In the car to London, he and Anthea played mind-games and he pushed where he was not invited, no longer caring that such a violation was rude and unwarranted. He owed none of them any mental privacy--least of all her.

By the time they crossed the Thames, the young woman wore diamonds of sweat in her hairline but they'd said very little.

As he got out of the car, he turned and looked at her. She wore a trim, dark suit. Like before. Her hair was flawless and so was her make-up, so subtle as to seem like natural beauty. But she eyed him with something akin to fear. It flickered deep in her brown gaze as she stared at him.

He leaned into her personal space until he could feel her hair tickling his nose as he whispered into her ear with broken, scarred lips. 'Not a word, Miss Carter, not even to your boss. Especially not him. Keep my secrets and I'll keep yours.'

He pulled back. She raised a hand to her mouth and mimicked the turning of a key. Her sardonic smile was shaky.

'Exactly so.' He said and stepped back from the car to let it drive away.

He needed to research the music for 'Shenandoah', it seemed. He could use Pamela's computer to find it. A spot of practice should see him ready to play Jack's request tomorrow afternoon. Between here and there, he had other things to do. He should resign at the museum in person--he could do that first and then circle back to Camden to meet Alfie for a meal and a Guy Fawkes bonfire.

Alfie had phoned as he was returning to his bedsit, his mobile trilling itself into life for the first time since his capture. He'd agreed to this evening but couldn't imagine what they might talk about--he certainly couldn't discuss where he'd been this week. He found himself hoping that the young, petite Englishman had experienced some trauma at the hands of his homophobic working class family--something, anything that the lad could blather on about for an hour or two.

Anything that could keep him from having to talk. 

Until today, he'd thought himself very much alone in London. But that wasn't really true. He had Alfie and Pamela to care for--they relied on him and that was his fault. He'd gotten comfortable, made friends. They could be harmed to force his consent now, as could Jack, if Mister Holmes wanted to be an ugly bastard about things. Anthea had heard him on the mobile with Alfie. Knew that Jack Harkness was desperate to stay in contact with him.

He might say he didn't give a damn all he liked. That didn't make it true.

Lost in thought, Lyn rubbed at his limp, distorted genitals with soapy hands. He barely noticed the feel of his own flesh; there were no live nerve endings in most of the scar tissue.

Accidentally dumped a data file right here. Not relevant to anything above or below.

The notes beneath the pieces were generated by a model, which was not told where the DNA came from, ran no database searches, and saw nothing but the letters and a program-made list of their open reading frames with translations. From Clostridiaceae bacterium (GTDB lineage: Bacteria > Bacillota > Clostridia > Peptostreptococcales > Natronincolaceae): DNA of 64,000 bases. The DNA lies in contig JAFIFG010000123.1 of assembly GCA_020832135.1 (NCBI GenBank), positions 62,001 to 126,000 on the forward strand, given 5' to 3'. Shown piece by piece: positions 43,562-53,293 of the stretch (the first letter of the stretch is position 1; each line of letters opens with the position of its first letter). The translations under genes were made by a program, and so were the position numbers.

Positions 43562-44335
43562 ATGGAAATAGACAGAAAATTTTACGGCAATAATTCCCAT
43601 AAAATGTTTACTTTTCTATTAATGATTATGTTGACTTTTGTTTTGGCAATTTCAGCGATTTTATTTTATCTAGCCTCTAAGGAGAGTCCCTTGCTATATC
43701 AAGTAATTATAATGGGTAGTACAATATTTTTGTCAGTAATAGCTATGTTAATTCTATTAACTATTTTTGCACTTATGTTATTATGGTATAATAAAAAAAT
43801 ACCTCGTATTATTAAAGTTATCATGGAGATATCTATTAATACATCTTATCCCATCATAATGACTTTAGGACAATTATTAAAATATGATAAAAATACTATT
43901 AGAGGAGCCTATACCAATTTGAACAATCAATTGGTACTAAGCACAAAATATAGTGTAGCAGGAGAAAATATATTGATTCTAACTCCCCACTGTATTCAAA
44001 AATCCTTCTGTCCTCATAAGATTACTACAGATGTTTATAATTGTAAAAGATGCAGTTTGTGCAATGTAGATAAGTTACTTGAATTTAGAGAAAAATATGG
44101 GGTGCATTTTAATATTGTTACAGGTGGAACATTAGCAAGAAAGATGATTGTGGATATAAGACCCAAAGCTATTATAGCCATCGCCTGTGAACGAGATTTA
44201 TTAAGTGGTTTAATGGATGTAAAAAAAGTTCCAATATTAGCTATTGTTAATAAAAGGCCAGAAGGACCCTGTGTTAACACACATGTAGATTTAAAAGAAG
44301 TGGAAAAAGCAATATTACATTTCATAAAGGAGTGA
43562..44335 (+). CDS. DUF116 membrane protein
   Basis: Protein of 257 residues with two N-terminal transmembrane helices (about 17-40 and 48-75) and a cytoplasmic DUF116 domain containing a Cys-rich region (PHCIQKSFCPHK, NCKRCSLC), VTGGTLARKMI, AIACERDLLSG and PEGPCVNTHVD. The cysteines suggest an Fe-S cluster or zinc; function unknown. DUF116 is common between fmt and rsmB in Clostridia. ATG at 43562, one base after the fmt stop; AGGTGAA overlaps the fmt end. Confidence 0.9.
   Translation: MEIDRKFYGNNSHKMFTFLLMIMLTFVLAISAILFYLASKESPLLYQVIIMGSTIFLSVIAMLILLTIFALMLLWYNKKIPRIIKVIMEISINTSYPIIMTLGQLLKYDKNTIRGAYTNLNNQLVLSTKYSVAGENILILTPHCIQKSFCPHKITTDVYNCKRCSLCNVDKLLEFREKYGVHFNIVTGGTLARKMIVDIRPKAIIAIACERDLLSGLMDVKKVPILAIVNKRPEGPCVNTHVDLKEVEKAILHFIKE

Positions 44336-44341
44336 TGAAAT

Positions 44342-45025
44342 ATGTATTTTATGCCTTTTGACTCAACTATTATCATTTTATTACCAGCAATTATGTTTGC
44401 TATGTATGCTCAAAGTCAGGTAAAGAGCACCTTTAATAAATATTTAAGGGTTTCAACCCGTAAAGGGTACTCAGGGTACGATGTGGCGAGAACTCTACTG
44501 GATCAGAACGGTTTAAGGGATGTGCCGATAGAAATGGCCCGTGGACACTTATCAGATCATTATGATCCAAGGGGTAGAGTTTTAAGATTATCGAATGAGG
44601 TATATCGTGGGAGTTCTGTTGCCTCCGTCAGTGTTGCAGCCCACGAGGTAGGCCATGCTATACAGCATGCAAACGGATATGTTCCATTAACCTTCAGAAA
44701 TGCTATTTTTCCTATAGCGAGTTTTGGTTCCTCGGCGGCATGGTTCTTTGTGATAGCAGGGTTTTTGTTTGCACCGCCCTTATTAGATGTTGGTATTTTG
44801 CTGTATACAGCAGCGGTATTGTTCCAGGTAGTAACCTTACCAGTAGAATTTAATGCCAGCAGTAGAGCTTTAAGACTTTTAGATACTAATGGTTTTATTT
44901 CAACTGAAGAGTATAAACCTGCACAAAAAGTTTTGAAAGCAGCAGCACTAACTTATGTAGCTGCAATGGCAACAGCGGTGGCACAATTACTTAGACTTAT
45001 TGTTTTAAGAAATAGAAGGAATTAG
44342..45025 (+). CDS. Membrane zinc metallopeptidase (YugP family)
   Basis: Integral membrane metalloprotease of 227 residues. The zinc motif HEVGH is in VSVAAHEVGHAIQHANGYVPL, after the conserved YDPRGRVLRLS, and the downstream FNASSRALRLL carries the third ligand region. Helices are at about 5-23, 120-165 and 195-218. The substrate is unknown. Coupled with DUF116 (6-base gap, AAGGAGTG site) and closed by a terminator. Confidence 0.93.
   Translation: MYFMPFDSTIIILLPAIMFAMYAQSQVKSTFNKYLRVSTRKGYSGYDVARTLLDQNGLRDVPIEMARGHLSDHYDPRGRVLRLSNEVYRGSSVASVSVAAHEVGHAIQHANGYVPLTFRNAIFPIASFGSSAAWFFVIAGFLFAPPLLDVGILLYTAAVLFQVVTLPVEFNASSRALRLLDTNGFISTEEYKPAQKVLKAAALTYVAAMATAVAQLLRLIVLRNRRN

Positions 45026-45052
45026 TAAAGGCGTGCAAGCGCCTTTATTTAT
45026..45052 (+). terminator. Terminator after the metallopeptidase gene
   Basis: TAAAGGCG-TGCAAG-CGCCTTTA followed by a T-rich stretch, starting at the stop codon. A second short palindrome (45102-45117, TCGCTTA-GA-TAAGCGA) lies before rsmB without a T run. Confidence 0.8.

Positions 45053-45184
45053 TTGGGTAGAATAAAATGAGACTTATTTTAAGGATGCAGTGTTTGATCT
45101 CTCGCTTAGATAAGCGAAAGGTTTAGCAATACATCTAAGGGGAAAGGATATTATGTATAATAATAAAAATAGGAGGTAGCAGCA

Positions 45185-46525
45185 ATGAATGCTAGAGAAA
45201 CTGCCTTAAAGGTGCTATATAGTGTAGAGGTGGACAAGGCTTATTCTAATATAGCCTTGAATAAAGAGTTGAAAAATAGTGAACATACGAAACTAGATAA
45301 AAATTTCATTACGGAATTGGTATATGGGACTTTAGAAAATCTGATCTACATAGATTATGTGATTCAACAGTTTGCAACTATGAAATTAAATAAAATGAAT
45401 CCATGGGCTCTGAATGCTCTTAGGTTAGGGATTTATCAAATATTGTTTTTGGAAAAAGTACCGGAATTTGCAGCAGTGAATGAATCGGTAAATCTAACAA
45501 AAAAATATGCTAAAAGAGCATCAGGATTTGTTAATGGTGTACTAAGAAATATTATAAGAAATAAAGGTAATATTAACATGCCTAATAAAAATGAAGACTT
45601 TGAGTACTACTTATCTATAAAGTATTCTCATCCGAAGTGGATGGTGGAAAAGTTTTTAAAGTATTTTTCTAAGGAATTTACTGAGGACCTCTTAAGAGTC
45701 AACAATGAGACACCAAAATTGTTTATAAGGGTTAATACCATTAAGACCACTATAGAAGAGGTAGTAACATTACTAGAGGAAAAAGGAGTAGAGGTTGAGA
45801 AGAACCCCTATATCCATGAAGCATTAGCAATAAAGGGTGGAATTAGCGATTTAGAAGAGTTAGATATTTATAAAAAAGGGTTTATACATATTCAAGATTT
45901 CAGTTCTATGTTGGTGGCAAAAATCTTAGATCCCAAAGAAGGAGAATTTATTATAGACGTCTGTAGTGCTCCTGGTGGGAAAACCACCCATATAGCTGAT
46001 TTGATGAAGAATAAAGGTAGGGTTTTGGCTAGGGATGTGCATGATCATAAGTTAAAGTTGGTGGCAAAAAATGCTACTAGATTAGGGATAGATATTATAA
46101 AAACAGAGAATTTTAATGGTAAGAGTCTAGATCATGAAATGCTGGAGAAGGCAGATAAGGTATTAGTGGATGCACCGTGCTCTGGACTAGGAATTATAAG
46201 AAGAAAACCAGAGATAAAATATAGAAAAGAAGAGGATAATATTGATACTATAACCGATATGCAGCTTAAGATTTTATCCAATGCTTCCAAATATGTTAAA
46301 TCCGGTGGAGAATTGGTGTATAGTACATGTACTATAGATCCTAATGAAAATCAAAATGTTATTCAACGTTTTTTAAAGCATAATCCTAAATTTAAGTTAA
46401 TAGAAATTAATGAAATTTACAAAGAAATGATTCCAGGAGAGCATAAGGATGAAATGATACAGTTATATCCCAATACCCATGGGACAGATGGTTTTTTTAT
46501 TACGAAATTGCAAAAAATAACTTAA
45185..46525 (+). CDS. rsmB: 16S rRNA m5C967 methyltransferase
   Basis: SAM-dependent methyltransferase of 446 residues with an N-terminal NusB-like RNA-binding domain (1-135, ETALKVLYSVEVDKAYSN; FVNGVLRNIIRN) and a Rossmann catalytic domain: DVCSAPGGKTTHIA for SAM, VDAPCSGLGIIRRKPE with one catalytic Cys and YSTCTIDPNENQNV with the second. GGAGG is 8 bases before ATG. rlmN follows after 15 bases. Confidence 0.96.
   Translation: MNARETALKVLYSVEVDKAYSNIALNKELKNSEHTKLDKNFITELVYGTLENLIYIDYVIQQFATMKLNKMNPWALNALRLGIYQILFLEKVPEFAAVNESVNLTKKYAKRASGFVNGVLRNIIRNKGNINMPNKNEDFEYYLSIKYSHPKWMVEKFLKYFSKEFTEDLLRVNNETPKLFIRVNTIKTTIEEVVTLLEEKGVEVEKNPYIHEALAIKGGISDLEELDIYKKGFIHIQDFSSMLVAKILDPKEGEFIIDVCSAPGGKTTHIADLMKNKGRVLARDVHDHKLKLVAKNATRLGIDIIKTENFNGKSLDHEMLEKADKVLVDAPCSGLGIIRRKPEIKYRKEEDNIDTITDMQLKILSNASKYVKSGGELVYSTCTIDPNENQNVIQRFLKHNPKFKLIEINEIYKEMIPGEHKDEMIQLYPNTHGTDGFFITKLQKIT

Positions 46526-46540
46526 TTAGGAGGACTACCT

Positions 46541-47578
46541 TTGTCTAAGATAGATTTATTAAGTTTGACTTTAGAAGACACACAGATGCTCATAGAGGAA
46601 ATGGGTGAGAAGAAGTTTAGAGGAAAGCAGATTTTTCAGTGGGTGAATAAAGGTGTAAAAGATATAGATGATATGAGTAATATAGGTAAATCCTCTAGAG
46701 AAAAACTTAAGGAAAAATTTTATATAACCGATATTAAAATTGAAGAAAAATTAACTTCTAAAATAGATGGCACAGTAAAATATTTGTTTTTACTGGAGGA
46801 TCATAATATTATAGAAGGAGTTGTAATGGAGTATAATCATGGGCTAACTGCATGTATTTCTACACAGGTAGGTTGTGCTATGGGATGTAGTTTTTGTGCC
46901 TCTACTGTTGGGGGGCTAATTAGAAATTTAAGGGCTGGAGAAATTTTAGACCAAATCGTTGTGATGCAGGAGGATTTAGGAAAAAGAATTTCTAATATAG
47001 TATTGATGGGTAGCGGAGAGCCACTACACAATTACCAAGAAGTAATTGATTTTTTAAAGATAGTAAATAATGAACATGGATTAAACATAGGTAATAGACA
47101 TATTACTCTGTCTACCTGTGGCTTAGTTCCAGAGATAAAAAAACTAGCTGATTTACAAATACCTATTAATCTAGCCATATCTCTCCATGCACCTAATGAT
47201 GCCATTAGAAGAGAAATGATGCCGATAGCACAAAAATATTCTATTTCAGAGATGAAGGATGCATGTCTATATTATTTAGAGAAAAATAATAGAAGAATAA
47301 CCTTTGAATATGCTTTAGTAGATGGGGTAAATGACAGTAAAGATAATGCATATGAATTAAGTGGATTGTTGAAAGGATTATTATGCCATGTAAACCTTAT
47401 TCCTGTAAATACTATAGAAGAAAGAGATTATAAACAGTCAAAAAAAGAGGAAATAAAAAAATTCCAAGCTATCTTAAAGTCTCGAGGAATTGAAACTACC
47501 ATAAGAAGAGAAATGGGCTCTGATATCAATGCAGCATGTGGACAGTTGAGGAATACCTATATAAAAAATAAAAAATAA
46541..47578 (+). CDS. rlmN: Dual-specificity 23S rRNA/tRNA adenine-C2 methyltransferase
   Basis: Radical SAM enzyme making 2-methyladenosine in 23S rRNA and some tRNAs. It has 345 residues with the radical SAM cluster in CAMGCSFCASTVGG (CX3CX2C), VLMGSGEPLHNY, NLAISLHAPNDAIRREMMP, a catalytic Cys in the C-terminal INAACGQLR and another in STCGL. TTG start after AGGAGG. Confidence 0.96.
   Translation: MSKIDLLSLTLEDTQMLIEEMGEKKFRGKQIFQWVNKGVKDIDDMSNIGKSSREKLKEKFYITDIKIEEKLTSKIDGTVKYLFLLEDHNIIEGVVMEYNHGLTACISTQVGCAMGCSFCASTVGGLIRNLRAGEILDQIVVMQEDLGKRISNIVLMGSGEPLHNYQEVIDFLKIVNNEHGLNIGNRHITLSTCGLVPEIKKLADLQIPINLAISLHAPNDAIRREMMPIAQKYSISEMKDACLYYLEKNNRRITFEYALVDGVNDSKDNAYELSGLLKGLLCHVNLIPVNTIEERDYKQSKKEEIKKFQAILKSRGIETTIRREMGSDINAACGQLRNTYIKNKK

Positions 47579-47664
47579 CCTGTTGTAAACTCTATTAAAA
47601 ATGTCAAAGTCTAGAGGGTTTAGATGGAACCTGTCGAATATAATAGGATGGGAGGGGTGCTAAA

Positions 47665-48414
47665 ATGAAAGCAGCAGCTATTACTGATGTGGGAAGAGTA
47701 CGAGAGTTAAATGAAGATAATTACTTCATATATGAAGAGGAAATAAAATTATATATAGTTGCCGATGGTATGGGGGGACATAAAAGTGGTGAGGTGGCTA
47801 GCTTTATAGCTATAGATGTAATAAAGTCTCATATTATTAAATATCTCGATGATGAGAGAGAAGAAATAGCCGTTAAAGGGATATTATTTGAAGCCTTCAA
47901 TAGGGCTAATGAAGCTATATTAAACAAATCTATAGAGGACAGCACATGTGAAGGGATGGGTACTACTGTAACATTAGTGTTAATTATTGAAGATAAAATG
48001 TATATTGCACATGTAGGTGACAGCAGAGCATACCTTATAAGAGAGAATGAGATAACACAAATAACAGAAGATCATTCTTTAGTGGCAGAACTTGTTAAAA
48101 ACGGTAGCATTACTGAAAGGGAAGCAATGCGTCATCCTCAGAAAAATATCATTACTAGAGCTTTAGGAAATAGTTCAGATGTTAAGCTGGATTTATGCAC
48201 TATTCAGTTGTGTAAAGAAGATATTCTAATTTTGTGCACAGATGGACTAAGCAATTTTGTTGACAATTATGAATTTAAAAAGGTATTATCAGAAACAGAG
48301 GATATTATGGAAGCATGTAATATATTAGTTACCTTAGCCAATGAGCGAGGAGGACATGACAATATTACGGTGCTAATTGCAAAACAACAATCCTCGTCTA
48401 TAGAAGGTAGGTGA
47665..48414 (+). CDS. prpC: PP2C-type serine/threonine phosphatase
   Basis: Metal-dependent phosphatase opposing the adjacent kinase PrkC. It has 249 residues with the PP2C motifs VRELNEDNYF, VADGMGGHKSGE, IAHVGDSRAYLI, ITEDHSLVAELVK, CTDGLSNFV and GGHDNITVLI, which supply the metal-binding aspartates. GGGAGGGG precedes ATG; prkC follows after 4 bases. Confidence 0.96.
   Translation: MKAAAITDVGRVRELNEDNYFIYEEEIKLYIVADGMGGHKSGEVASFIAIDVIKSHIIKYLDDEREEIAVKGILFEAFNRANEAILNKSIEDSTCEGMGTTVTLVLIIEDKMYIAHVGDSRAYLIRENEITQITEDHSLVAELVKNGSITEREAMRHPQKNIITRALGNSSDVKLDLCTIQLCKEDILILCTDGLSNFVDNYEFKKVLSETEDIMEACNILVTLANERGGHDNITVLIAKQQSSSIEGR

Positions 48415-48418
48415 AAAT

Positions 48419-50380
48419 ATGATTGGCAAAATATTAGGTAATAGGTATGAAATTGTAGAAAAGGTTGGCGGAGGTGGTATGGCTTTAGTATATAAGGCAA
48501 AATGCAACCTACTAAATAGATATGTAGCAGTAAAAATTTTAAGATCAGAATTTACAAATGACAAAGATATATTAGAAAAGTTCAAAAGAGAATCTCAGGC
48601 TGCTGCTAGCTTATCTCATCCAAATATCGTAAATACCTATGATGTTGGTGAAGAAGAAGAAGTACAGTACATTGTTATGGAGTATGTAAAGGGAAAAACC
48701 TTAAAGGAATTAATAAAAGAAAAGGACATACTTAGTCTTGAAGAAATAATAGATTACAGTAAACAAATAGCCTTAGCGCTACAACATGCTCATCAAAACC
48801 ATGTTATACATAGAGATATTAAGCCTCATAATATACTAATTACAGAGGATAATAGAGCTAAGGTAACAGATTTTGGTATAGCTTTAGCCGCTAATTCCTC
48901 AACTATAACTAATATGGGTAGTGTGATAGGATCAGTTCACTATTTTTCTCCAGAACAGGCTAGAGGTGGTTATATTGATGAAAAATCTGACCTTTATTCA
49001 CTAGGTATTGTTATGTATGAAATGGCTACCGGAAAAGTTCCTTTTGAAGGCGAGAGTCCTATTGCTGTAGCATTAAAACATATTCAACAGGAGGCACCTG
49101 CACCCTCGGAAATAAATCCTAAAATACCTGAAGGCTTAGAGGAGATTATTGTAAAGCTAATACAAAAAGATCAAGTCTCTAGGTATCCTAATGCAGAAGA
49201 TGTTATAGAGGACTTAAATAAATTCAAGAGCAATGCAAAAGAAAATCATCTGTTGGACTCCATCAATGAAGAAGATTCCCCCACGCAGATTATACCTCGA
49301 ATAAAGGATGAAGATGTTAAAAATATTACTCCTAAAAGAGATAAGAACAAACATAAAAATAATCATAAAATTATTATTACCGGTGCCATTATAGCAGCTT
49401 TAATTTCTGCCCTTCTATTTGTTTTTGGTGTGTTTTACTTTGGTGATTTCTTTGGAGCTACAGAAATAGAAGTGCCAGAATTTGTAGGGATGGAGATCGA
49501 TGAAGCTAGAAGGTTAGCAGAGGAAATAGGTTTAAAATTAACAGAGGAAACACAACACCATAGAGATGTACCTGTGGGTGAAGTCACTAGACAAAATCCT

On Sunday, Jack asked about the cane and the glasses in his photograph, asked a dozen questions that he didn't want to answer. Good ol' observant Jack. He'd lied there, too. He'd never needed the glasses for reading or seeing, not the way another might. He imagined his spectacles were lying at the bottom of Cardiff Bay, rolling back and forth in the filth, and he'd said so. But they were probably with his equipment, in UNIT's hands.

He didn't explain why he wore glasses in the first place. Jack, in this time, didn't need to hear about chronobiology.

And how could he ever explain the reason for why he didn't use a cane now? It was laughable. The pain in his right thighbone was still there, but it was bearable. There were so many other aches, the weakness in his femur barely registered most days.

Already, he regretted his choice. Why did he turn down a chance to be whole again? To go home?

His Jack--and Ianto, for that matter--would understand. He knew they would. No, not true. He couldn't be sure of Jack. His Jack would want to know why he'd choose a continuing exile when he could return to them, to their children. His Jack would have no pity for the younger Jack. Ianto, on the other hand? Ianto would understand.

How did they explain his absence to Charley?

Lyn heaved a sputtering sigh and turned off the shower. He needed to put some focused effort into something besides his regrets. He might receive a call at any hour, pulling him in to work for the kingdom's government. He had to make sure the other bits of his life on Earth were taken care of before that happened.

It was time for spurs and gloves.

***

6 November 2011; Sunday; 1417 hours
London

There were more coats and scarves today and some of the same faces under a sky that tossed snow in thin, skirling whips. This time, he stood in his own greatcoat near the front and when Lyn came through the clapping crowd, his heart beat faster.

The musician, with his padded violin case, walked to the bottom step of the bandstand. He wore last Sunday's outfit, mask and hat and long suit coat, and his voice, when he spoke, had the resonance of a Welsh baritone and an accent to match.

"Yesterday was Guy Fawkes' Day, wasn't it?" Lyn began and then gave a laugh under the mask. A rich sound made hollow by the beak. "I went to a bonfire last night. Was a right knees-up, what with the food and bottles going around." He eased himself out of the suit coat and gently folded it away over the bandstand's rail and undid his cuffs. "What did we do before hi-fi car stereos, yeah?"

One by one, he rolled his shirt sleeves to the elbow. The snug waistcoat was dark gray and showed off the long, slender lines of his torso. "Just between you and me, I could've done without the politicals coming out. We're people, getting together like people do. No one needs dividing lines at a bonfire--least of all a Guy Fawkes bonfire."

The violinist rubbed his scarred hands together, limbering them. His tone went on, conversational. As if he was sharing news with the neighbors over a back garden fence.

"How it didn't turn into a knuckles-out disagreement, I don't know. I blame those two lovely Pakistani lads and their magic bag of spliffs for the peace and joy they brought to the occasion." Several of the audience laughed like a drain. Others tittered. But almost everyone grinned in response.